Console gaming and performance: Does it matter?

Performance has been the hallmark of PC gaming for decades, but should console gamers feel any different?

Dec. 7, 2016, is one of the most important days in 2016 for console gaming. Sony’s The Last Guardian will finally hit store shelves after nearly a decade in development. Just a day before launch, the major press embargo lifted and the first reviews went live for consumers. And, for the most part, things are mostly positive.

Still, it seems every review for the game, whether it’s at the bottom or top of metacritic, makes mention of similar issues: Clunky controls, poor camera tracking and inconsistent framerate. Even on the just released PS4 Pro, The Last Guardian is an imbalanced experience.

Digital Foundry, who analyzes games with a particular eye on performance, noted that while the Last Guardian looks great on PS4 and PS4 Pro but how it struggles with framerate issues on both platforms. On vanilla PS4, it was found that framerate dipped quite frequently even in empty areas with the PS4 Pro in 4K mode only managing the load slightly better. Digital Foundry did note, however, that the PS4 Pro set in 1080p mode reallocates the Pro’s power into giving steady 30fps.

The Last Guardian’s performance mars aren’t the first time console games have struggled to hit bare minimum performance expectations. When PS4 and Xbox One launched in 2013, both had launch titles that struggled. One such game was Xbox One’s Dead Rising 3, which dipped well below 30fps frequently while only displaying at 720p.

Sure, gamers who prioritize a steady, high framerate with 1080p or 4K resolution will likely gravitate to PC long before considering Sony or Microsoft’s consoles. Still, should console developers be held to similar standards when it comes to performance?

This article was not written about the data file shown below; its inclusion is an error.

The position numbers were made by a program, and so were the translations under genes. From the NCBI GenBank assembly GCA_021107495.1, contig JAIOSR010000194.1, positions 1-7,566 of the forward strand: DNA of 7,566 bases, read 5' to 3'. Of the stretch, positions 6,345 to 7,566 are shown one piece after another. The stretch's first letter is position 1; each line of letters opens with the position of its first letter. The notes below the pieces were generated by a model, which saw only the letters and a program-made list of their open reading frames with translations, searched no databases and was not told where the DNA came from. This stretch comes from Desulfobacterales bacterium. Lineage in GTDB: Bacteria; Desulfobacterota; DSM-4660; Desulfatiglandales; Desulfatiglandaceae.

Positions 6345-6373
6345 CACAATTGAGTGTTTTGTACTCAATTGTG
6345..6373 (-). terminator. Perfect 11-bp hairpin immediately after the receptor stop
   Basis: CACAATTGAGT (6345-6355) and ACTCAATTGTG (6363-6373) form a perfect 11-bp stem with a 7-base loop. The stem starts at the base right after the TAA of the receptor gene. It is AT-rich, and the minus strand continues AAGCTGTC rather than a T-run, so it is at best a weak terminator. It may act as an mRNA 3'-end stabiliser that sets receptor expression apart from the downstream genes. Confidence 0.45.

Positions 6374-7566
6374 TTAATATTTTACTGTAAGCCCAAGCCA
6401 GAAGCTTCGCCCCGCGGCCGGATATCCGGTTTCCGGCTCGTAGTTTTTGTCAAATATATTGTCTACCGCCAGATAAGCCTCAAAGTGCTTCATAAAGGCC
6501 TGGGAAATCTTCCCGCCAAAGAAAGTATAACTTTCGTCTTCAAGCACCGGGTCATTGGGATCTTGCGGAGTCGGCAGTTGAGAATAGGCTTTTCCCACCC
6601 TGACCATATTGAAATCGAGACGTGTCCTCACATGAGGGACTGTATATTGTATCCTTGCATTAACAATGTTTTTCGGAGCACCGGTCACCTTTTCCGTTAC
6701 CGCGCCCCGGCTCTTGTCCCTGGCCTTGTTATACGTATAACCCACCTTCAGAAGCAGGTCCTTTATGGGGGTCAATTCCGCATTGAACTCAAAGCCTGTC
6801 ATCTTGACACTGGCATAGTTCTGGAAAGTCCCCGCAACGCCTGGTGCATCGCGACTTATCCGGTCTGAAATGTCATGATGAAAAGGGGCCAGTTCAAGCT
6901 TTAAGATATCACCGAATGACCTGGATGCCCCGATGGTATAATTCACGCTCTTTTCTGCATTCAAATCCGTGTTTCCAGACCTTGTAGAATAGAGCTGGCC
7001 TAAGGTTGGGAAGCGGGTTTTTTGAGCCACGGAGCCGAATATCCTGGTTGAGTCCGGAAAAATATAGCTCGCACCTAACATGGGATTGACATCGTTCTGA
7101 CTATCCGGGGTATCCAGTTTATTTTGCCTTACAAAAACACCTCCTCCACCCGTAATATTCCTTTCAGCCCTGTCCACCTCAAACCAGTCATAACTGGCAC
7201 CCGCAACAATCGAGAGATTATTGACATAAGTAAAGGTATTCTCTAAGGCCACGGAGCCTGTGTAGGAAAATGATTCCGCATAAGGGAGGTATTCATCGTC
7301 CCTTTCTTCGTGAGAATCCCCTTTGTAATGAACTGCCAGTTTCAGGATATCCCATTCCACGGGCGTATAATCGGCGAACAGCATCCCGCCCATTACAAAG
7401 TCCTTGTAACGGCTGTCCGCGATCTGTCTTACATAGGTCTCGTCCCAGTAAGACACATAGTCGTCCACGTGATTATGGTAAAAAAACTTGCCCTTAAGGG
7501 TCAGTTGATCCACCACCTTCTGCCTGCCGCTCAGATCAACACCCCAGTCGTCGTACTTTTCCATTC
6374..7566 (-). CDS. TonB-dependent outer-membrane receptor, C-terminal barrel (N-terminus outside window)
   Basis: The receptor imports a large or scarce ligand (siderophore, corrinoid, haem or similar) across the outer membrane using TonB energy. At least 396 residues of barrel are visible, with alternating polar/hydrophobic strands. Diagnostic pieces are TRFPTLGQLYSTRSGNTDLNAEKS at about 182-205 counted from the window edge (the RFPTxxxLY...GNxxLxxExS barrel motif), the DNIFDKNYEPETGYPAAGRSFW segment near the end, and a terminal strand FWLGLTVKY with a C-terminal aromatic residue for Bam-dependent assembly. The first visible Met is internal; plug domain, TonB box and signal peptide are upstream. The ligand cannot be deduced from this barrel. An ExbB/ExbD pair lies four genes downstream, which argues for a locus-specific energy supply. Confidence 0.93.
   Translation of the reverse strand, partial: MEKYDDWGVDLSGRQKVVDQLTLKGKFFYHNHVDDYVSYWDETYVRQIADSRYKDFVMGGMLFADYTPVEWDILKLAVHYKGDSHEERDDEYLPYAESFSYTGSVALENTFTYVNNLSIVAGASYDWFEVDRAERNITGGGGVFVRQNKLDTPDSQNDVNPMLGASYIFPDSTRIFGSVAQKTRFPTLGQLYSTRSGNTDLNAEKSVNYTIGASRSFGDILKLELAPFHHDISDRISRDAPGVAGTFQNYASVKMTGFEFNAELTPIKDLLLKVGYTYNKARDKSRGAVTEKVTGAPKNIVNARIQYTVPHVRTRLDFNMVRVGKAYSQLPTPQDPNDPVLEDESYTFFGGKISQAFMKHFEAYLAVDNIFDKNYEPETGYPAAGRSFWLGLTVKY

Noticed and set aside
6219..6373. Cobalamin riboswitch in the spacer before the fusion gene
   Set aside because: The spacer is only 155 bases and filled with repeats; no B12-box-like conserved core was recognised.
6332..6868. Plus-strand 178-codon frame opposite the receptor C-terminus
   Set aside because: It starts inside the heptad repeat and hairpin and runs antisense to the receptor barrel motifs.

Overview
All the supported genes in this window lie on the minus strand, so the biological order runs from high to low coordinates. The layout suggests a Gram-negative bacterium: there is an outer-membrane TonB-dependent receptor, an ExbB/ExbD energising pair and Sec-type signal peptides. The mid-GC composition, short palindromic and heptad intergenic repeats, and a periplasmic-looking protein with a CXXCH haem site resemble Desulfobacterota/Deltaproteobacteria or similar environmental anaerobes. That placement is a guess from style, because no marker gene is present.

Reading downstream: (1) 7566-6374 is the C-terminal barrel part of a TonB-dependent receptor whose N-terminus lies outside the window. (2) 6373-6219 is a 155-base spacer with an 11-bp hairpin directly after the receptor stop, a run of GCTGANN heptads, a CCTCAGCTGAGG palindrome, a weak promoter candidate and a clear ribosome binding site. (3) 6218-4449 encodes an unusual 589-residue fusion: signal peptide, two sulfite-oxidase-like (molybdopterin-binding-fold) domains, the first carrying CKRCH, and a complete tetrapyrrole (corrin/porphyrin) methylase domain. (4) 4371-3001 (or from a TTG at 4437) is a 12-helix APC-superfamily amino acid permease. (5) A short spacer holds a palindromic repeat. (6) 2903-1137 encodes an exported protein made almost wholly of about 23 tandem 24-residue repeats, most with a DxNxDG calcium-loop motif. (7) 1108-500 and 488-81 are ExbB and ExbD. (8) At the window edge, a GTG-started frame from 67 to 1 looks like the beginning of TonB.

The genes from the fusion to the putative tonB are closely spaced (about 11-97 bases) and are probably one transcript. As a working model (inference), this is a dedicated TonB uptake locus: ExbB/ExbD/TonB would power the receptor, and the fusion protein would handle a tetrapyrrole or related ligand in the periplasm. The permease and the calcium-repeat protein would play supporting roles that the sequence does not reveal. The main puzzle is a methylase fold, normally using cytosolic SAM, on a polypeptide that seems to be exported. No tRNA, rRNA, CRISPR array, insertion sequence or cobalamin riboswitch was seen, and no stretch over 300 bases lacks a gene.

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Dead Rising 3

Resolution has been a hot topic over the past three years between Xbox and PlayStation gamers. Because of the power advantage on Sony’s platform, it’s been a weak point for Microsoft. Why, though, does framerate so often become an after thought. While the difference between 720p and 1080p is quite clear, particularly on large televisions and monitors, what’s more obvious is an unstable framerate that increases input lag.

As the PS4 Pro slowly becomes the norm over the next few years and Microsoft set to release a beefier Xbox One (currently codenamed “Scorpio”), console gamers should put pressure on developers to offer greater gameplay options that allow individuals to choose framerate over resolution or vice versa. Perhaps one of the best alternatives that Microsoft has utilized over the past few exclusives is scaling resolution that increases or decreases pixel count based on what’s happening to maintain steady framerate.

What are your thoughts on console game performance? Does it matter? Do you think a game that struggles to maintain a steady framerate lessens an experience? Feel free to share your thoughts in the comments below or on Twitter.

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